These are functions that should be part of Froc_dom. To attach a DOM element to a behavior means to update the DOM element whenever the behavior changes. But there are lots of ways to update a DOM element, and Froc_dom doesn't include them all. (This design contrasts with that of Flapjax, where you work with behaviors whose value is an entire DOM element. It's certainly possible to do this in froc, but more tedious because of the types.)
let (check_enabled, set_check_enabled) = make_cell false
Now we're in the application code. The check_enabled cell controls whether checking is turned on--we'll see below what this is for, as you may have noticed that there is no such switch in the actual UI.
let make_board () =
  let make_input () =
    let input = (d#createElement "input" : D.input) in
    input#setAttribute "type" "text";
    input#_set_size 1;
    input#_set_maxLength 1;
    let style = input#_get_style in
    style#_set_border "none";
    style#_set_padding "0px";

    let (cell, set) = make_cell None in
    attach_input_value input
      (cell >>= function
        | None -> F.return ""
        | Some v -> F.return (string_of_int v));
    let ev =
          | "1" | "2" | "3" | "4" | "5"
          | "6" | "7" | "8" | "9"  as v ->
            Some  (int_of_string v)
          | _ -> None)
        (Fd.input_value_e input) in
    notify_e ev set;
    (cell, set, input) in
Here we make the game board much as we did in part 1. The main difference is that instead of working directly with DOM input nodes, we connect each input to a cell of type int option. The attach_input call sets the value of the DOM input node whenever the cell changes, and the notify_e call sets the cell whenever the input node changes. (This doesn't loop, because Fd.input_value_e makes an event stream from the "onchange" events of the input, and "onchange" events are only sent when the user changes the input, not when it's changed from Javascript.) We take the stream of strings and map it into a stream of int options, validating the string as we go.
  let rows =
    Array.init 9 (fun i ->
      Array.init 9 (fun j ->
        make_input ())) in

  let adjacents i j =
    let adj i' j' =
      (i' <> i || j' <> j) &&
        (i' = i or j' = j or
            (i' / 3 = i / 3 && j' / 3 = j / 3)) in
    let rec adjs i' j' l =
      match i', j' with
        | 9, _ -> l
        | _, 9 -> adjs (i'+1) 0 l
        | _, _ ->
            let l =
              if adj i' j'
                let (cell,_,_) = rows.(i').(j') in
              else l in
            adjs i' (j'+1) l in
    adjs 0 0 [] in
We make the game board as a matrix of inputs as before, but now each element of the matrix contains a cell (an int option behavior), the function to set that cell, and the actual DOM input element. Next we set up the rule-checking. The adjacents function returns a list of cells adjacent to the cell at (i, j) (adjacent in the sense we discussed above). All my bugs when I wrote this example were in this function, but it clearly embodies the specification we're trying to meet: a cell is adjacent to the current cell if it is not the same cell and is in the same row, column, or square. (The loop would be clearer if we had Array.foldi.)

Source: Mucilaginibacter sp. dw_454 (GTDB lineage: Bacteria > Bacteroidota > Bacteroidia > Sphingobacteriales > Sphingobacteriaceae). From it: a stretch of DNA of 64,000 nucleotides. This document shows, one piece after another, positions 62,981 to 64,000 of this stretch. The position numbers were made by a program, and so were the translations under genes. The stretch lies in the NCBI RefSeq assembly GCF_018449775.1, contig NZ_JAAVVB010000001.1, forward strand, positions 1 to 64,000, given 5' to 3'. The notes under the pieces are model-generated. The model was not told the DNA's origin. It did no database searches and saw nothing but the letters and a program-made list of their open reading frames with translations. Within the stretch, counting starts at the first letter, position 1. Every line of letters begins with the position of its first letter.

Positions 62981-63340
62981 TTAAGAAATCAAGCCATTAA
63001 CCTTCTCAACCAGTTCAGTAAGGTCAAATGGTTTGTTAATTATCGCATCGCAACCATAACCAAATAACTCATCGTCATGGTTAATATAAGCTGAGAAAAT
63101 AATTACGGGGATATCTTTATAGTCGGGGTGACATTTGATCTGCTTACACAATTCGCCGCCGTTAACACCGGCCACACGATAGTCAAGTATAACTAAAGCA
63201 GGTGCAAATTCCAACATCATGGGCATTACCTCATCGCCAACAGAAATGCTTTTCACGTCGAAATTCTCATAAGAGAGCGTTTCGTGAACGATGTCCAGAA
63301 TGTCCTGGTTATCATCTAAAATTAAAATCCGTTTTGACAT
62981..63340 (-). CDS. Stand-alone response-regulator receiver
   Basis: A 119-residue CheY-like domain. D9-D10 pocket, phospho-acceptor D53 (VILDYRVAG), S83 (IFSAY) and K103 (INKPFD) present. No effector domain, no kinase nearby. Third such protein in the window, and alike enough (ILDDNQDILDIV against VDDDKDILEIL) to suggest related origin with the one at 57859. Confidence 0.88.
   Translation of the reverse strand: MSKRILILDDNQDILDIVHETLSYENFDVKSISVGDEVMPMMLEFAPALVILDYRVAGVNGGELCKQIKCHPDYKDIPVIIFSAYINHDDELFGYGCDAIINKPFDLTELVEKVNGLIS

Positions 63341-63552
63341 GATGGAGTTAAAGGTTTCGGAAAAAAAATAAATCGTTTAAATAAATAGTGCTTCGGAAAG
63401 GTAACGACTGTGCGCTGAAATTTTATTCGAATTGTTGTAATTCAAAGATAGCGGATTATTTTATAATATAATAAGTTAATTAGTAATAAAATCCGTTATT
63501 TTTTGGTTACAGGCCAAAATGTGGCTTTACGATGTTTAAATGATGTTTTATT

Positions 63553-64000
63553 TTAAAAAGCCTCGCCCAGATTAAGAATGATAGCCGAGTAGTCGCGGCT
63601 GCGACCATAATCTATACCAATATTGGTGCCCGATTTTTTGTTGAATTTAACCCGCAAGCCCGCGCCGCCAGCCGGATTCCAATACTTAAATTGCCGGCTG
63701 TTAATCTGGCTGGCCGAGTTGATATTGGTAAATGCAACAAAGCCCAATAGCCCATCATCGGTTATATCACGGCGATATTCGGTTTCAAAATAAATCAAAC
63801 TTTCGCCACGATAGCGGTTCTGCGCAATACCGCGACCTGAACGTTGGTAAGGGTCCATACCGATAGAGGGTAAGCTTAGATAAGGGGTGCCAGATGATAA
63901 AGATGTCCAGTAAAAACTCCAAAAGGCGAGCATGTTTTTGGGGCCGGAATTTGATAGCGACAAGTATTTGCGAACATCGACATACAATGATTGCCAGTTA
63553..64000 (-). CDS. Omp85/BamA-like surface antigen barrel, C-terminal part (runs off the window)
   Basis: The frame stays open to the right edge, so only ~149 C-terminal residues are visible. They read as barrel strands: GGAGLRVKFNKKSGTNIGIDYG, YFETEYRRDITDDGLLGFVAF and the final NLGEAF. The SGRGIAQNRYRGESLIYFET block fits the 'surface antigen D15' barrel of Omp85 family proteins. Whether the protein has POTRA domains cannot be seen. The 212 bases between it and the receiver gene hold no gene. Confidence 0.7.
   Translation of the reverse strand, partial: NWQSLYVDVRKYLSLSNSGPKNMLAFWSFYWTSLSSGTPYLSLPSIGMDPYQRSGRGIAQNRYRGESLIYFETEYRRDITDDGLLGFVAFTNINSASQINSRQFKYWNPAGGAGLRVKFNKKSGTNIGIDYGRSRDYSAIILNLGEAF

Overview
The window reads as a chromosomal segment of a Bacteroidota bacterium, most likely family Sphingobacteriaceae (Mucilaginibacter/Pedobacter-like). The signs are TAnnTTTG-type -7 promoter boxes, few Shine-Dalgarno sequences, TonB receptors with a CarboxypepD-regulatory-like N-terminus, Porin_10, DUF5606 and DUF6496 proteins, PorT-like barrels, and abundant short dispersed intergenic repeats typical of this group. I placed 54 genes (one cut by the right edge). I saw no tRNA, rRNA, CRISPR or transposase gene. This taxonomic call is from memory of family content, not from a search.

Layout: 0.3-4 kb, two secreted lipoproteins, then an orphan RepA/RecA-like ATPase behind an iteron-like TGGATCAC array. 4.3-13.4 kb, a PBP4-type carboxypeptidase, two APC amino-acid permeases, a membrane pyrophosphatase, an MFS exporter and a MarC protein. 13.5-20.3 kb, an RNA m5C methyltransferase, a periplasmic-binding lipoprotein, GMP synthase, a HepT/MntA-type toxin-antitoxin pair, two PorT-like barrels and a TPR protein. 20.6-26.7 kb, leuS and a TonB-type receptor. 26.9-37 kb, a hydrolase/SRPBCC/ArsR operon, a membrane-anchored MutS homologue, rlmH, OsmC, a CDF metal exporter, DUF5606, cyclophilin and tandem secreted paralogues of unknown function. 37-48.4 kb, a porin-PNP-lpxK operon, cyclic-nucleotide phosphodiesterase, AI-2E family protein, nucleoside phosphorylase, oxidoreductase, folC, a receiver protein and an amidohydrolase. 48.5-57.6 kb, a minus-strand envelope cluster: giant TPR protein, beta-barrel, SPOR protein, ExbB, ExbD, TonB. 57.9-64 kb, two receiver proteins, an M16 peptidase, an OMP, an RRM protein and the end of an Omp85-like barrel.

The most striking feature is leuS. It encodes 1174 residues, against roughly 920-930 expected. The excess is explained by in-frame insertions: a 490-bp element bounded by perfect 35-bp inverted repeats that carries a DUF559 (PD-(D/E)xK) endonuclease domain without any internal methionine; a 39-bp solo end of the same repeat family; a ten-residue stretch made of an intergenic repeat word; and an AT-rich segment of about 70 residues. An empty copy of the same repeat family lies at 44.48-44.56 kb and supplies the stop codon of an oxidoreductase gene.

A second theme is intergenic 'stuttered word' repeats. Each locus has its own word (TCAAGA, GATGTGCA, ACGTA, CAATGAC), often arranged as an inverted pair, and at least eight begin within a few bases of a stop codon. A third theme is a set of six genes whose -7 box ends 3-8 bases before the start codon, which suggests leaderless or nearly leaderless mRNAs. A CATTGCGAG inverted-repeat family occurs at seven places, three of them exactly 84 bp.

ArrayLabels.iteri rows ~f:(fun i row ->
    ArrayLabels.iteri row ~f:(fun j (cell, _, input) ->
      let adjs = adjacents i j in
      attach_backgroundColor input
        (check_enabled >>= function
          | false -> F.return "#ffffff"
          | true ->
              F.bindN adjs (fun adjs ->
                cell >>= fun v ->
                  if v <> None && List.mem v adjs
                  then F.return "#ff0000"
                  else F.return "#ffffff"))));
This is the functional reactive core of the program. For each square on the board we compute essentially the highlighted function above, but in monadic form (the bindN function binds a list of behaviors at once), and attach the result to the background color of the input node. Because the set of adjacent cells does not depend on the value of the cells, we can hoist its computation out of the reactive part so it won't be recomputed every time a cell changes (and since dependency on a behavior is captured in the type of a function, the fact that this typechecks tells us it is safe to do!).

That's it. The rest of the program is almost the same as before. (Here's the full code.) The one important change has to do with check_enabled. In the reaction to cell changes, we consult check_enabled, returning the unhighlighted color when it's false. Since we do this before binding the cells, a change to a cell causes no recomputation when check_enabled is false. So we turn off check_enabled while loading a new game board, saving a lot of needless recomputation that otherwise makes it annoyingly slow.

It's interesting to compare functional reactive programming to the model-view-controller pattern. The point of MVC is to separate the changeable state (the model) from how it is displayed (the view). Although MVC is typically implemented with change events and state update, a view behaves as a pure function of the state (or can be made so by making the state of UI components explicit). So you could think of FRP as "automatic" MVC: you just write down dependencies (with bind) and the framework manages events and state update. For small examples this may not seem like a big win, but FRP takes care of some complexities that tend to swamp MVC apps: managing dynamic dependencies (registering and unregistering event handlers in response to events) and maintaining coherence (i.e. functional behavior) over different event orders.

I haven't yet written a serious application with froc, but so far I think it is awesome!